Keep in mind that you must have proper bookkeeping of your business transactions in place for you to determine whether your business is growing profitably. If your financial statements suggest that your business is falling into an unhealthy trend, then you might consider rethinking about selling your business or closing it down.
The bottomline is that your financial records will help you make sound business decisions.
But there are other important reasons why you should properly account your business transactions such as standard rules of business law and tax filing. And one of the important things that you need to fulfill to keep a reliable financial report is a regular accounts reconciliation.
What is account reconciliation and how do you reconcile accounts?
Account reconciliation is the process of comparing two sets of your financial records:
Your bank account; and
Your book of accounts
It’s critical for your business health that these two records match. If they don’t, you may need to further investigate the issue as it could be indicators of fraud attempts.
To reconcile your accounts, you simply have to pick up your bank statement and compare it with the transactions recorded in your books of account. Your bank statement is usually mailed to you monthly or download statements from your online banking access.
If you spot any discrepancies in the record, investigate it further.
The recommended interval to perform accounts reconciliation is on a regular monthly basis.
For your small business success, decision making plays an important role. You can either grow or break your business.
Your first duty is to make sure all your business decisions are not based on assumptions. Embarking on a business is like going to war. And so, we find inspiration from the insights in the book by Becky Sheetz-Runkle, The Art of War from Small Business.
“Many entrepreneurs, small business leaders, and visionaries make assumptions about the market, their customers, and their opportunities. They allow these assumptions to govern their decisions. This is the path to uninformed decision making, at best, and catastrophic decision making at worst.” ~Becky Sheetz-Runkle
Indeed, you can make catastrophic decisions if you continue making uninformed decisions. So, let’s test your knowledge.
What is the difference between cash flow and profit?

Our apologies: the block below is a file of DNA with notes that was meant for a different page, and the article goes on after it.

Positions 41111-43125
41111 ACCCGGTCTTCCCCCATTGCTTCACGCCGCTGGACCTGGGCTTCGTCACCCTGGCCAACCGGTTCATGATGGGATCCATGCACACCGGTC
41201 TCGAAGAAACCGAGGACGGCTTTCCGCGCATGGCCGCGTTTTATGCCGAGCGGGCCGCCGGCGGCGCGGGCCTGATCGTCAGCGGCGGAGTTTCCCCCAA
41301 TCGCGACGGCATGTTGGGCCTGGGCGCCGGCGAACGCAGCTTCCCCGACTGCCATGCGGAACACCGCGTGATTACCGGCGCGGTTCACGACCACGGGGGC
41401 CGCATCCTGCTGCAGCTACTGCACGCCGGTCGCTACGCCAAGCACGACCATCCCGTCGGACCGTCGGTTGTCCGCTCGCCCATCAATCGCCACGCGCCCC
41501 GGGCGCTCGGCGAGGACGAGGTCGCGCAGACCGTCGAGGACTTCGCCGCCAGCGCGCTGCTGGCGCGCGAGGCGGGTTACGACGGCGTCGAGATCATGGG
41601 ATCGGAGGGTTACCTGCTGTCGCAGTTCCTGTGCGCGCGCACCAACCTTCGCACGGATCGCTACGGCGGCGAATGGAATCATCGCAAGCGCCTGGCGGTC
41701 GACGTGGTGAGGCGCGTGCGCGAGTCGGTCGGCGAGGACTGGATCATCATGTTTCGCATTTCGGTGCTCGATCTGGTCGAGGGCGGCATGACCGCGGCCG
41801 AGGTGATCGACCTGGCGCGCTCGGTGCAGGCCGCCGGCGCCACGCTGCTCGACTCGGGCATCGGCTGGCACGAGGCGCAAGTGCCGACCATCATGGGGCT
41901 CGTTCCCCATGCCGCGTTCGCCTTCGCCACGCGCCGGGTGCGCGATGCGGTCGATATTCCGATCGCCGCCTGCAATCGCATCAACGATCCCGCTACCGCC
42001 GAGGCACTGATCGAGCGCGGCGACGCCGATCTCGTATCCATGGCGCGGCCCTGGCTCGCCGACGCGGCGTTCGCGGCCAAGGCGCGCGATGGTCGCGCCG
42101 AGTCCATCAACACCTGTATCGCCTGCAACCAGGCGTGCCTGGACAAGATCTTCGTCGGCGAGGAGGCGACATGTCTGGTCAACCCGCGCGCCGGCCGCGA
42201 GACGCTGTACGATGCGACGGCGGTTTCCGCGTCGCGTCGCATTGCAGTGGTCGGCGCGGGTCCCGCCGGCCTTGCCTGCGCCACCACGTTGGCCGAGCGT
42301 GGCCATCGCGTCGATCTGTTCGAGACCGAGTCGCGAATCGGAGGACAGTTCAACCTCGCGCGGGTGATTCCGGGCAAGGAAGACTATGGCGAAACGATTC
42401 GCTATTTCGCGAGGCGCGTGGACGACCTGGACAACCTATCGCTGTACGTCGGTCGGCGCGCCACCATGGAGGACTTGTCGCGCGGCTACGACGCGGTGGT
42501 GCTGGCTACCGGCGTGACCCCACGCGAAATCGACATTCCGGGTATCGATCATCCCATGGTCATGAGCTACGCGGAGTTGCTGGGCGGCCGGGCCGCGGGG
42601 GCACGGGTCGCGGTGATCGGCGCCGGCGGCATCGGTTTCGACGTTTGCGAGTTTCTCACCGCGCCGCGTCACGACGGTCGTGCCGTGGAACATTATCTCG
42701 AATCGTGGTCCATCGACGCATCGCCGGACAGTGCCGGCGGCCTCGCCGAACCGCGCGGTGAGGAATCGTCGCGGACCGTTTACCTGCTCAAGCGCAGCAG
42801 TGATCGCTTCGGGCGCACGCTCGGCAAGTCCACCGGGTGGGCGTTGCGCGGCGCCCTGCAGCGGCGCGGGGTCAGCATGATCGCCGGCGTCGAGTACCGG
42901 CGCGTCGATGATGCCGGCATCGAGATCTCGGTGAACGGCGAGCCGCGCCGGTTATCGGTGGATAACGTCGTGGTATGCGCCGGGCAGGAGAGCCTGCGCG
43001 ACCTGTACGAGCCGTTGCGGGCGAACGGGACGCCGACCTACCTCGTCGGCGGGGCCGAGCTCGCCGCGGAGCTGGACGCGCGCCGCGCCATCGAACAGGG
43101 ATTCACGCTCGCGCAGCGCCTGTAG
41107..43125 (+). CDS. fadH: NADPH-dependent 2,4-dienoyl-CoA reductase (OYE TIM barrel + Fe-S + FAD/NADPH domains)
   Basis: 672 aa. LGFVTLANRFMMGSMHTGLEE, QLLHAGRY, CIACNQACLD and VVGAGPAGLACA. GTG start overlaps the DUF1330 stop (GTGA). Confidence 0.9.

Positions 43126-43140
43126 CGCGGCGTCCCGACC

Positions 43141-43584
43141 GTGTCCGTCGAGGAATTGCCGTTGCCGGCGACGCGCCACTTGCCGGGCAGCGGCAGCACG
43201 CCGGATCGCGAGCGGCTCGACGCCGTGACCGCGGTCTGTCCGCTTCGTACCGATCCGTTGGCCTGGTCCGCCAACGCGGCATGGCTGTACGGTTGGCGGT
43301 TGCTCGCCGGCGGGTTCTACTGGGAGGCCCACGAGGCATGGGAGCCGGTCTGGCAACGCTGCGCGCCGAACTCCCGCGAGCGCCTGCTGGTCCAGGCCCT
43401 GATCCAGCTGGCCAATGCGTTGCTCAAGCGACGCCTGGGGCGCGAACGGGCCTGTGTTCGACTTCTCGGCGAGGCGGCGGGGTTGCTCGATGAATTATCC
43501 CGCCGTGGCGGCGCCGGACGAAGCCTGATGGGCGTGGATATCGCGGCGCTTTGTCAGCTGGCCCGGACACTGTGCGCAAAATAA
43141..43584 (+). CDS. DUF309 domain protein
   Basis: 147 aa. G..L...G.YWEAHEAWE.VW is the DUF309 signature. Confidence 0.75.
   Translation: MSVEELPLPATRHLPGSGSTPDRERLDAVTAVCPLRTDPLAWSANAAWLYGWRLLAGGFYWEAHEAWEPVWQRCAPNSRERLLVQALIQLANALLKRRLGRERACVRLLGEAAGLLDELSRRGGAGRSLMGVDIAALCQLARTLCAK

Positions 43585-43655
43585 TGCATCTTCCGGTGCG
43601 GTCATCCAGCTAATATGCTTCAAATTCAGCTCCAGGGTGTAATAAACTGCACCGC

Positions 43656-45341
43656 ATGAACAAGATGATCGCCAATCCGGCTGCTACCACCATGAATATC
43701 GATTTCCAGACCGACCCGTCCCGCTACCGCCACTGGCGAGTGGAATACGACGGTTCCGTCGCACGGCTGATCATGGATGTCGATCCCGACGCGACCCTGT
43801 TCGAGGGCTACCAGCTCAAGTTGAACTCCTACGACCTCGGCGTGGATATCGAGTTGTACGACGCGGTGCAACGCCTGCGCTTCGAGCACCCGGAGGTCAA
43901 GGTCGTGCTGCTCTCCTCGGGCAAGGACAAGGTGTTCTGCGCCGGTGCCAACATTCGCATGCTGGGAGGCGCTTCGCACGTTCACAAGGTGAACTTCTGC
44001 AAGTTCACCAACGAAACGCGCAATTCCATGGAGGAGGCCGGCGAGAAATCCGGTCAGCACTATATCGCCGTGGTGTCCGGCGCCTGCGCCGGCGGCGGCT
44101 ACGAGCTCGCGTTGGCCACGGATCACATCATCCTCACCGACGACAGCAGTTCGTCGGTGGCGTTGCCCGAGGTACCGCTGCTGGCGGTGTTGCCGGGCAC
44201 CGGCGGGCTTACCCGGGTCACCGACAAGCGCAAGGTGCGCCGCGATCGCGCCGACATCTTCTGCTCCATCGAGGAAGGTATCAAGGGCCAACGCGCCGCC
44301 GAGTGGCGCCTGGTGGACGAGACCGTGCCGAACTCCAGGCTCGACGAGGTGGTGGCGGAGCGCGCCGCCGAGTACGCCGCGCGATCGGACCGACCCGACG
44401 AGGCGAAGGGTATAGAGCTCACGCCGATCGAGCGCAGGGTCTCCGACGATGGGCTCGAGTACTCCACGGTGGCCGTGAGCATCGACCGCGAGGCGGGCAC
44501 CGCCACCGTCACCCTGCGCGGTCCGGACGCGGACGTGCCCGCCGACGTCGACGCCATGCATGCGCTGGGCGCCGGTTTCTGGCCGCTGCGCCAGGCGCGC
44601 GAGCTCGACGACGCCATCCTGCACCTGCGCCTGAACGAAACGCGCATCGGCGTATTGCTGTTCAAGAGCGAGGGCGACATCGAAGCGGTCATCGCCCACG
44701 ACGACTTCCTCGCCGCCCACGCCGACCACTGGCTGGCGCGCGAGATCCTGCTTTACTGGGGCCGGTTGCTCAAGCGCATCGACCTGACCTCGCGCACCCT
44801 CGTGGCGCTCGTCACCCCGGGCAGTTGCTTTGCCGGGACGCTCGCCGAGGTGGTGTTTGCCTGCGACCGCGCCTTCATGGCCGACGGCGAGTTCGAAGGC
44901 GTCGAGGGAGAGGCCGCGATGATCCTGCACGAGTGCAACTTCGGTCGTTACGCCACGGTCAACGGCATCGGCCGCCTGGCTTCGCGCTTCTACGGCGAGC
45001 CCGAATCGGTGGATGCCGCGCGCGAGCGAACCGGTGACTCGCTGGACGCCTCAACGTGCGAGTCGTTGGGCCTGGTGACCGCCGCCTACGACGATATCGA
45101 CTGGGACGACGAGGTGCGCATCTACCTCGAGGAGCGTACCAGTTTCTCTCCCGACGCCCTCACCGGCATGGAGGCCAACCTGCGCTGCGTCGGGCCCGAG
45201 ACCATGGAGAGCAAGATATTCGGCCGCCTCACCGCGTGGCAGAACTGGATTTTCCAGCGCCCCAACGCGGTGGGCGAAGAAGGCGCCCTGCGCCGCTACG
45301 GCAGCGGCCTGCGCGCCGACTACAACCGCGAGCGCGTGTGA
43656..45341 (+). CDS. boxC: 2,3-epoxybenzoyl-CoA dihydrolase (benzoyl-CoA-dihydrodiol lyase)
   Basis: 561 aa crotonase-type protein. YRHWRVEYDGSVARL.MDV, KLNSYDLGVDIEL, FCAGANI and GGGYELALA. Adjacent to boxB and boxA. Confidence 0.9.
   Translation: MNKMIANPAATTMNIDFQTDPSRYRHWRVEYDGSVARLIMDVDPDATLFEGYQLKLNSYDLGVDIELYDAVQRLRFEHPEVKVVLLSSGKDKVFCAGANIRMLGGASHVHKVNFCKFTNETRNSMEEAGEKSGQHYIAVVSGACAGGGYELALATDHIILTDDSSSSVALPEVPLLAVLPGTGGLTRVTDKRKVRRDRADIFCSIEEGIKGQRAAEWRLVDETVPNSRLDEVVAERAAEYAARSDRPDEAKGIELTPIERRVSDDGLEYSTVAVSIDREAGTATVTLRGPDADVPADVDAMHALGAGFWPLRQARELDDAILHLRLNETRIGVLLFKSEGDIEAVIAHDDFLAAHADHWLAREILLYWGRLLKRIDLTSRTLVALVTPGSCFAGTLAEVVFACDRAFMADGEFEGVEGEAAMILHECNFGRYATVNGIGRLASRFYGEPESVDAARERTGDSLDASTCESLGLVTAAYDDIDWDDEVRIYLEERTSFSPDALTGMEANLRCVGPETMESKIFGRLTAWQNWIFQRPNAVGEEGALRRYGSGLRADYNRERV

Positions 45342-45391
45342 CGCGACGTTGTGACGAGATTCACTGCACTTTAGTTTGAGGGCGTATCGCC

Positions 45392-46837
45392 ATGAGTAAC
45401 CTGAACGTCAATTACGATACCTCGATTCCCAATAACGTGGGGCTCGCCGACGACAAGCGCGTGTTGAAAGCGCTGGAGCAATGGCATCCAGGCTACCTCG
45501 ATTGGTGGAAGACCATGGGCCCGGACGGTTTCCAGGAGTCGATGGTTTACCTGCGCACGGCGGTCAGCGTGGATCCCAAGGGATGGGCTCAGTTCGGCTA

If you have no idea, your business could be in trouble.
Profit does not mean cash. Your business may be earning a profit but you may not see the cash on hand yet in the current period. You will only see this in your financial report when you record your transactions and run your analysis to make your forecast or budget.
It’s always best to keep informed and get on top of your numbers. If you don’t, well… you may be seeing a positive cash flow but in reality, your business could be running out of cash soon because you are not earning any profit.
So again, profit is not always cash.
Meanwhile, you could be seeing a negative cash flow but could get profitable in the long term. When you keep yourself informed about the principles of bookkeeping, you have better chances of achieving business success. But know that a lot of successful business owners attribute their success to other people that helped them take their business to the top.
Simply put, you need help. Get it.
7. Never hire bad bookkeepers for cheap
Of course, no one ever succeeded in business doing it alone.
If there were... perhaps, a chosen few. It’s either you’re lucky or a genius to do-it-yourself and find yourself on top of business success.
If you don’t get lucky and you’re not a genius, don’t worry. You can still achieve business success if you are on the right track. Just never hire bad bookkeepers for cheap. This is not to say that you have to spend a lot of money hiring the most expensive bookkeepers.
But don’t hire the wrong people to do your bookkeeping for you.
Find the professional ones who can really help you set up your system and record your transactions properly and correctly. Remember to go back to your objectives. Get help where you need it. And when you get help, choose the qualified professionals who knows what they are doing. Not some amateur bookkeeper just because they offered you the cheapest bid for the job and you are trying to cut costs.
We can guarantee you that bookkeeping done wrong could cost you closing down your business. That’s a fact and not something made up to sell a service.
The most important for a small business owner to realize is that bookkeeping is the foundation of your business success.
When you entrust your books to the wrong bookkeeper, you have to be prepared to spend more or embrace the reality that your business lives on a shaky ground and could fall at any time. It’s always wise tostrengthen the foundation of your business success.
Start with a qualified professional bookkeeper.
We help you plan, forecast and analyze your financial data
so you can get on top of your finances today to grow your small business big tomorrow.